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November 29, 2005

Ending Patent Extortion

The Supreme Court will be considering a case of crucial importance for the health of economic innovation in this country: whether holders of patents can use the courts to extort more money from infringers of those patents than the patents are actually worth. The case involved EBay, which unknowingly used a process patented by another company and was ordered to pay economic damages to the patent holder. The question is whether a lower judge made a mistake in not also issuing an injunction forbidding Ebay from continuing to use the patented process.

Why is this crucial?

Patents that are nearly worthless by themselves can be enormously expensive to disentangle once embedded in a production process or complicated technology, the eBay brief asserts, giving patent owners the upper hand in extracting license fees that are higher than the patent itself is worth.
So an injunction on top of economic damages just encourages flat out extortion.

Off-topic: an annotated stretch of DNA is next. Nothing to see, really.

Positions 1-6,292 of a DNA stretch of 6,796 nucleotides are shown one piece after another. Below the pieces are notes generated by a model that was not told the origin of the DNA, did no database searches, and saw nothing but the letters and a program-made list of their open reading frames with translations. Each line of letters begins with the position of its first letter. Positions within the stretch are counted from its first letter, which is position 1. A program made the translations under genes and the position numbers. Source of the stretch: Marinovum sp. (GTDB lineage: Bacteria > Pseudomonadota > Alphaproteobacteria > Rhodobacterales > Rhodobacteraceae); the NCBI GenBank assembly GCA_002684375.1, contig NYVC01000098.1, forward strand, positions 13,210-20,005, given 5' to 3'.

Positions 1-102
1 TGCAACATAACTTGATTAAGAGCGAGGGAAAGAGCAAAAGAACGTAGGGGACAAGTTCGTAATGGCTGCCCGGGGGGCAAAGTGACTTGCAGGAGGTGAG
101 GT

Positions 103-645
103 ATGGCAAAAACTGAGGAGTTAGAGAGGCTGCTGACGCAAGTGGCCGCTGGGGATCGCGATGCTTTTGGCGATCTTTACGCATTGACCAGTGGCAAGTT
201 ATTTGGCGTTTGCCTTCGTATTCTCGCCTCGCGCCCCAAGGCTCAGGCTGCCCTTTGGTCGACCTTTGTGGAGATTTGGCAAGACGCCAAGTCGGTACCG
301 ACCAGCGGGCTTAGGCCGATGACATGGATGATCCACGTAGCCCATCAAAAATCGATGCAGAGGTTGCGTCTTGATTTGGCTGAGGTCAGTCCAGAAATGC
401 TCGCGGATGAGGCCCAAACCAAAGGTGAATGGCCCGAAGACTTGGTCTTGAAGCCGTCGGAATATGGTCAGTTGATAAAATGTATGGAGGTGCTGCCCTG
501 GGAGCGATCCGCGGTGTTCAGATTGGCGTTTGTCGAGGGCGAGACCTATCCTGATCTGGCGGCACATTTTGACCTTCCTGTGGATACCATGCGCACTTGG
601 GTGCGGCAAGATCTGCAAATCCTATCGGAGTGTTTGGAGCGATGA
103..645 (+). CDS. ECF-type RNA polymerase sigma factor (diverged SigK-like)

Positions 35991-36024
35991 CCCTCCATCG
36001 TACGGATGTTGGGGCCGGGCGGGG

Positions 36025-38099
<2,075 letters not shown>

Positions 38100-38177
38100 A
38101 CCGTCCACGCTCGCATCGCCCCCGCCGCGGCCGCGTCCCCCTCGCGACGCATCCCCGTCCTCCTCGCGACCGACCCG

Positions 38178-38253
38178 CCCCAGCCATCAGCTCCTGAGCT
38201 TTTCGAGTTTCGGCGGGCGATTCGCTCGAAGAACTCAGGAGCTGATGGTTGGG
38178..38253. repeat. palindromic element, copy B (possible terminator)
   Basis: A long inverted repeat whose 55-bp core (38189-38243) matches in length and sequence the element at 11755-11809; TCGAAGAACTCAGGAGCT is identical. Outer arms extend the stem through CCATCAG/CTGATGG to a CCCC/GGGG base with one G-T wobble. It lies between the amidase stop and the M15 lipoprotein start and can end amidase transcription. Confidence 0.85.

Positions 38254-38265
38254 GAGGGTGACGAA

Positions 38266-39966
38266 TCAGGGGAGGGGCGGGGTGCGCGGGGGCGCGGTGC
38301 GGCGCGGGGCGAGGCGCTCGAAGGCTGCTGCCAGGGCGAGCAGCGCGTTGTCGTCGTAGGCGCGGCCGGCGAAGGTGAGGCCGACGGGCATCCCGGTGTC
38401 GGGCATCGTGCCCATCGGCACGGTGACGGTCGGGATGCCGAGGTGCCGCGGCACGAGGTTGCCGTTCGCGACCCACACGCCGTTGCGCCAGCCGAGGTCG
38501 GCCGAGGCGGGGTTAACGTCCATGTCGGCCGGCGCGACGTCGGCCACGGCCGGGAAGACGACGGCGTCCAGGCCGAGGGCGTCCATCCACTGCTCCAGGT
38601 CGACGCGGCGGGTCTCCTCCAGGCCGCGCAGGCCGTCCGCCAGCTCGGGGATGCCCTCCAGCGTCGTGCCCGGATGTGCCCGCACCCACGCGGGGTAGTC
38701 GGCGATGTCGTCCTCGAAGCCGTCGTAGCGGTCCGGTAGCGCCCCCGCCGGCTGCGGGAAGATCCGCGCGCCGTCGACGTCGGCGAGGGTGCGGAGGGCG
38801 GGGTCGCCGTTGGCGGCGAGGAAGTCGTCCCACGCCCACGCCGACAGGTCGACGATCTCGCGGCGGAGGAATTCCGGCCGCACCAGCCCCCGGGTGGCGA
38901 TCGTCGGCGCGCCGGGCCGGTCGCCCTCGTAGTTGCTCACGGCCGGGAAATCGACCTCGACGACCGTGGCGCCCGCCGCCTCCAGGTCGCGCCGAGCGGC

Intellectual property laws are increasingly making innovation, even by some of the largest companies, a legal nightmare. The interests backing insane patent protections -- pharmaceuticals companies are one example -- are protecting profits at the expense of the whole economy.

As I've often argued, progressives pay too little attention to the economic decisions of the Supreme Court. Fighting against the tyranny of extreme patent rights in favor of the public interest is one issue where progressives could seize an issue of innovation and economic growth-- and maybe we could have fun demonizing the corporate IP lawyers the way the rightwing attacks the trial lawyers :)

Posted by Nathan at November 29, 2005 08:49 AM